Canada/Colombia trade pact takes effect Monday

Exports of Canadian wheat, barley, lentils and meat expect to gain clout in a significant market from a free trade deal between Canada and Colombia coming into force Monday (Aug. 15).

The free trade agreement, which the two countries signed in 2008 pending ratification by their respective governments, got royal assent in Canada in June last year following approval in the House of Commons.

Wheat, barley and lentils are currently among Canada’s main exports to Colombia, along with non-ag exports such as newsprint (paper) and off-road dump trucks. Colombia’s principal exports to Canada include coffee, bananas, coal and fuel.

Prairie farmers export over $100 million worth of wheat and $23 million of malting barley to Colombia each year, the Canadian Wheat Board noted in 2008.

Canadian wheat and barley bound for Colombia have historically been subject to import tariffs as high as 15 per cent (today three per cent) and, as of Monday, will be duty-free, the board said Wednesday.

“We will now be on a level playing field with Argentina into the fast-growing Colombian market,” CWB CEO Ian White said, noting the U.S. has yet to ratify its free-trade agreement with Colombia, but is expected to do so some time this fall.

According to Pulse Canada, Colombia is Canada’s eighth largest market for pulses and special crops, with exports totaling over $82 million and 110,000 tonnes in 2010. The country has also been one of Canada’s top two markets for green lentils, taking $46 million worth in 2008.

Pulse Canada on Wednesday said the deal coming into force would “immediately” remove import duties on Canadian peas, lentils, chickpeas, canaryseed and buckwheat and re-establish “competitive, duty-free access for Canadian beans, which were previously subject to a prohibitive 60 per cent tariff.”

That 60 per cent tariff is to be removed for the first 4,000 tonnes of beans shipped to Colombia, with the exempted amount growing over 12 years until the market is completely open, Pulse Canada said Wednesday. Import duties for mustard and sunflower entering Colombia will also be removed over time, the pulse industry group said.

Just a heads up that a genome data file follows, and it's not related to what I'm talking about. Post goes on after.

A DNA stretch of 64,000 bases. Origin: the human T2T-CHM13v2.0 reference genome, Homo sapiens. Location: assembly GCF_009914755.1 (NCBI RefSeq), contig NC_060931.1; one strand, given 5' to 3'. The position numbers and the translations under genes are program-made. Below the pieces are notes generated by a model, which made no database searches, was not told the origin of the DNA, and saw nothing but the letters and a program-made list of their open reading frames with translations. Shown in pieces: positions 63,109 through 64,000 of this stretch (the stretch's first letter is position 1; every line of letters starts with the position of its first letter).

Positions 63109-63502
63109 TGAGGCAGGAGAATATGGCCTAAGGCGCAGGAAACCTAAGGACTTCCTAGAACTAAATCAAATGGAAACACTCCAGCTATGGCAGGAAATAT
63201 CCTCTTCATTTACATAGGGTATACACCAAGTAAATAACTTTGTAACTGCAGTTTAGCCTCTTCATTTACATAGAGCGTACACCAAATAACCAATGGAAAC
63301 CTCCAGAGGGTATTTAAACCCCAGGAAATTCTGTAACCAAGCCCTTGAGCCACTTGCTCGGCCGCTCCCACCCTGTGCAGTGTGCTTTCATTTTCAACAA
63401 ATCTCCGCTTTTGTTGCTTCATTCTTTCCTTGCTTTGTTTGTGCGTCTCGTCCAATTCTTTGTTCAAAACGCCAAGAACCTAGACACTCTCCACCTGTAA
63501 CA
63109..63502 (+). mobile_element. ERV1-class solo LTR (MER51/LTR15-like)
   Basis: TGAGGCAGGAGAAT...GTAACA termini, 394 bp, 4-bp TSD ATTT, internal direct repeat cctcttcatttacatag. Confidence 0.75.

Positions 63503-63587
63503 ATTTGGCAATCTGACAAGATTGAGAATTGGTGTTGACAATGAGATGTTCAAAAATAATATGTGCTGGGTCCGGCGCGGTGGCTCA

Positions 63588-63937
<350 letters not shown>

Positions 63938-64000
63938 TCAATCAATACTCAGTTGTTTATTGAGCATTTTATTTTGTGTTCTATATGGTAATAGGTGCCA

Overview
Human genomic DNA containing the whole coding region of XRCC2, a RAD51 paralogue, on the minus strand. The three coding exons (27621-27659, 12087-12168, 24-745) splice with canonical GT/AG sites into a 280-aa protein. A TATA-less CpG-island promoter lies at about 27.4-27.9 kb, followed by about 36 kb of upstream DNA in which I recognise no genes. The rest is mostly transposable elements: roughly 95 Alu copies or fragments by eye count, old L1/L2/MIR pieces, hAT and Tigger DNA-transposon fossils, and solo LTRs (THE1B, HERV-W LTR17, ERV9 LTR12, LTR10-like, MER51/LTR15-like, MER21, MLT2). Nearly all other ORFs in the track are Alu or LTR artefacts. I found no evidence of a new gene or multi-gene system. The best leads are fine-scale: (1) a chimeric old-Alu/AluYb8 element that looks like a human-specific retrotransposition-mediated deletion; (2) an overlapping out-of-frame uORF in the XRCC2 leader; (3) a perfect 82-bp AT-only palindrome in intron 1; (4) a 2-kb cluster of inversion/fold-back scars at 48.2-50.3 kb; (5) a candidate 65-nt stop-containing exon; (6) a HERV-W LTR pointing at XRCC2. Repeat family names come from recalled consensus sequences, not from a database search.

“Once implemented, this (agreement) will benefit Canada’s producers and exporters, reduce or eliminate tariffs on nearly all current Canadian exports, and provide a more predictable, transparent and rules-based trading environment for Canadian investors,” the federal government said Wednesday in its release.

The government described Colombia, population 45.5 million, as a “dynamic emerging market” and “an economy with high growth potential,” with which two-way merchandise trade in and out of Canada was worth over C$1.4 billion in 2010.


Colombia until now has maintained an average applied tariff on agricultural products of 16.6 per cent, the government said in 2008.

Lower tariffs through this deal were expected to contribute to enhancing the competitive position of Canadian exports in the Colombian markets, and create opportunities for exports such as the above-noted crops, beef, pork, liquor and wines, animal feed and non-tropical fruits such as apples, peaches and berries.

The Canada/Colombia agreement calls for elimination of all non-agricultural tariffs, including those on fish, but also emphasizes “faster tariff elimination” for those products of “highest importance” to Canadian industry, such as Canada’s main ag exports.

From Canadian pork producers’ perspective, this agreement creates a 5,000-tonne tariff-rate quota (TRQ) and the elimination of the in-quota tariff over five years. The TRQ is to increase each year and the in-quota tariff will be eliminated over the first five years of the agreement’s implementation, according to the Canadian Pork Council (CPC).

In the case of beef, the trade deal calls for duty-free access starting Monday for up to 5,250 tonnes per year of Canadian beef and offals. Remaining tariffs on beef will be eliminated over a 12-year period, the Canadian Cattlemen’s Association said Wednesday.

Canada’s own over-access tariffs on its supply-managed products such as eggs, poultry and dairy goods will be exempt from tariff cuts under this deal, the government said in 2008.

Human rights

Prime Minister Stephen Harper, in announcing the date of the agreement coming into force, also noted plans for “increased Canadian assistance to strengthen human rights in Colombia,” aiming to address what’s been a sore spot for domestic and international critics of this trade deal in the past few years.

The long list of pledges for Canadian support of related projects includes $488,000 this year toward implementation of Colombia’s National Land Restitution Policy, backing seven pilot projects overseen by the International Organization for Migration and the Colombian Ministry of Agriculture.

The pilot projects will run in the Montes de Maria region in the country’s northern province of Sucre, allowing about 750 families forcibly displaced by armed groups to receive legal land titles and return to their land.

Related stories:

Colombian ports reopened to Canadian cattle, April 10, 2010

Stalled Colombia FTA stymies Prairie wheat exports, Sept. 25, 2009

Canada, Colombia conclude FTA talks, June 9, 2008

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